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Sunday, September 27, 2009
The Rain Dance
The God of Hollywood must be appeased...
Autumn in New York is so beautiful they wrote a song about it, a haunting refrain expressing the complex emotions evoked by the seasonal shift as summer fades and the northern hemisphere tilts towards winter.
It’s nothing like that in LA, where the Santa Ana winds blew into town right on schedule this week, radically upping the fire danger while bringing brutally hot, dry, and miserable conditions for every living creature unable to scuttle indoors to the cool bliss of air conditioning. But for the events related in last week's post, I’d have been one of the lucky ones working in a cavernous air-conditioned sound stage, but having been rudely ejected from my comfortable cocoon into the sweaty Horse Latitudes of unemployment, I suffer through the baking heat along with the other 12% of California's residents currently out of work.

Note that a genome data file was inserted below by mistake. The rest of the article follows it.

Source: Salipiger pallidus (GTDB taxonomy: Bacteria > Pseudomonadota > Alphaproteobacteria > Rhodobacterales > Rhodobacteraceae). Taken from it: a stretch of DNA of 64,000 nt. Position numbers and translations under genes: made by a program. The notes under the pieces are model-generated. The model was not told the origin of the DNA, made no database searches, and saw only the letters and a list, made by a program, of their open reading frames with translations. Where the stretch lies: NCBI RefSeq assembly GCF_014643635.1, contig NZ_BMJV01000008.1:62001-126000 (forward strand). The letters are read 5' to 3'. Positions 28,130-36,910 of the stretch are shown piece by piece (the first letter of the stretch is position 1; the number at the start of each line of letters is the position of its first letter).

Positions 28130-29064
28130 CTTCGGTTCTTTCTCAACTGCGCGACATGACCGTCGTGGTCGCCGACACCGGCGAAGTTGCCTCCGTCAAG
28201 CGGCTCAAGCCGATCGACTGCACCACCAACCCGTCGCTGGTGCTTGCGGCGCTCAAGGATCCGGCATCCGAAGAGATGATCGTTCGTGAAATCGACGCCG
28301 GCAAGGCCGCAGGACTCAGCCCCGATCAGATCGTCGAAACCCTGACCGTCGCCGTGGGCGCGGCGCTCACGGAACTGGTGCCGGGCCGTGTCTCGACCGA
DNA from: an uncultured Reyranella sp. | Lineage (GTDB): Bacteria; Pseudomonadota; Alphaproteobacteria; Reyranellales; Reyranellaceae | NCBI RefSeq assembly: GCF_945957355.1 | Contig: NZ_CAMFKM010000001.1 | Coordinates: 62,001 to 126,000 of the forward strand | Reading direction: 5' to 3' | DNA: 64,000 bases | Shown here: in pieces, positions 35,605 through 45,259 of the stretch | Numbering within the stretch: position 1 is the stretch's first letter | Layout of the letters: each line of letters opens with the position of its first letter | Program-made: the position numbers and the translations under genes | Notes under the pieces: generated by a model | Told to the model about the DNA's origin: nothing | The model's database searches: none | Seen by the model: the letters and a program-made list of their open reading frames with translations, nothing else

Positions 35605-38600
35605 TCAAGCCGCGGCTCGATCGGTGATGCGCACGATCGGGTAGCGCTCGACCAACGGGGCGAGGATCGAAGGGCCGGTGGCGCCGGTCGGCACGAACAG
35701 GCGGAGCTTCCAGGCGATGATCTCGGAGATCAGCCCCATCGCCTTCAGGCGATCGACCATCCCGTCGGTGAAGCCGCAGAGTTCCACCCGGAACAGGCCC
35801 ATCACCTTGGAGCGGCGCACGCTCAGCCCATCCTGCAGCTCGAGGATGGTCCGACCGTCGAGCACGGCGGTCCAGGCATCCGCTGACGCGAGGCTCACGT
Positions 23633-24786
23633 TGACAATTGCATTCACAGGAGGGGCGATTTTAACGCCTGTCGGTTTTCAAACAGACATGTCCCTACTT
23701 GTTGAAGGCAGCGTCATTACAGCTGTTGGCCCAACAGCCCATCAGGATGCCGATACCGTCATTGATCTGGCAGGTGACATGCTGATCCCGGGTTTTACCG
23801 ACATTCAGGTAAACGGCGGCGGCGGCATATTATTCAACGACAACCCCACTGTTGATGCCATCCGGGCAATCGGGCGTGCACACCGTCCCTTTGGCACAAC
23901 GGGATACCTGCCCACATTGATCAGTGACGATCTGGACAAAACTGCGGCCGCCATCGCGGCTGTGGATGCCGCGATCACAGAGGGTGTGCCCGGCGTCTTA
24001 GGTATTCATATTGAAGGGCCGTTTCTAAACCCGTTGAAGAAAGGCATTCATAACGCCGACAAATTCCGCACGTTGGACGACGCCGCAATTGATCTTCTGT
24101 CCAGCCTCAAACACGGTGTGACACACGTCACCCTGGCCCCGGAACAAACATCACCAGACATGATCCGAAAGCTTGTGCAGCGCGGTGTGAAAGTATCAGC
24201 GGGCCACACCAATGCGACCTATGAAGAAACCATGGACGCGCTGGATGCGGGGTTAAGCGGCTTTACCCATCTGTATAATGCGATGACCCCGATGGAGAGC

It’s 92 degrees here at the keyboard as I type, with the temperature steadily rising and nothing but a box fan over in the corner blowing hot air at me.*
I made a classic mistake back on the home planet – and fool that I was, did it knowingly. With the vibe so strong that our show was coming back, I didn’t bother to file for unemployment. My plans were to be away for only couple of weeks or so, and with the state Employment Development Department overwhelmed by a human tsunami of applicants, it didn’t seem worth the effort. I've recently heard several horror stories of people spending an entire day on the phone trying to break through the EDD voice mail system, of applications lost in the flood, and claims filed on the Internet (which the EDD voice mail helpfully suggests) being ignored because – due to the once-Golden State’s current financial difficulties (we’re flat broke, and then some) -- there simply aren’t enough bodies at the EDD to process them all. One old friend of mine (a gaffer who has had a terrible time finding work this year) finally had to call his congressman to cut through the confusion and red tape, and only then did his claim go through.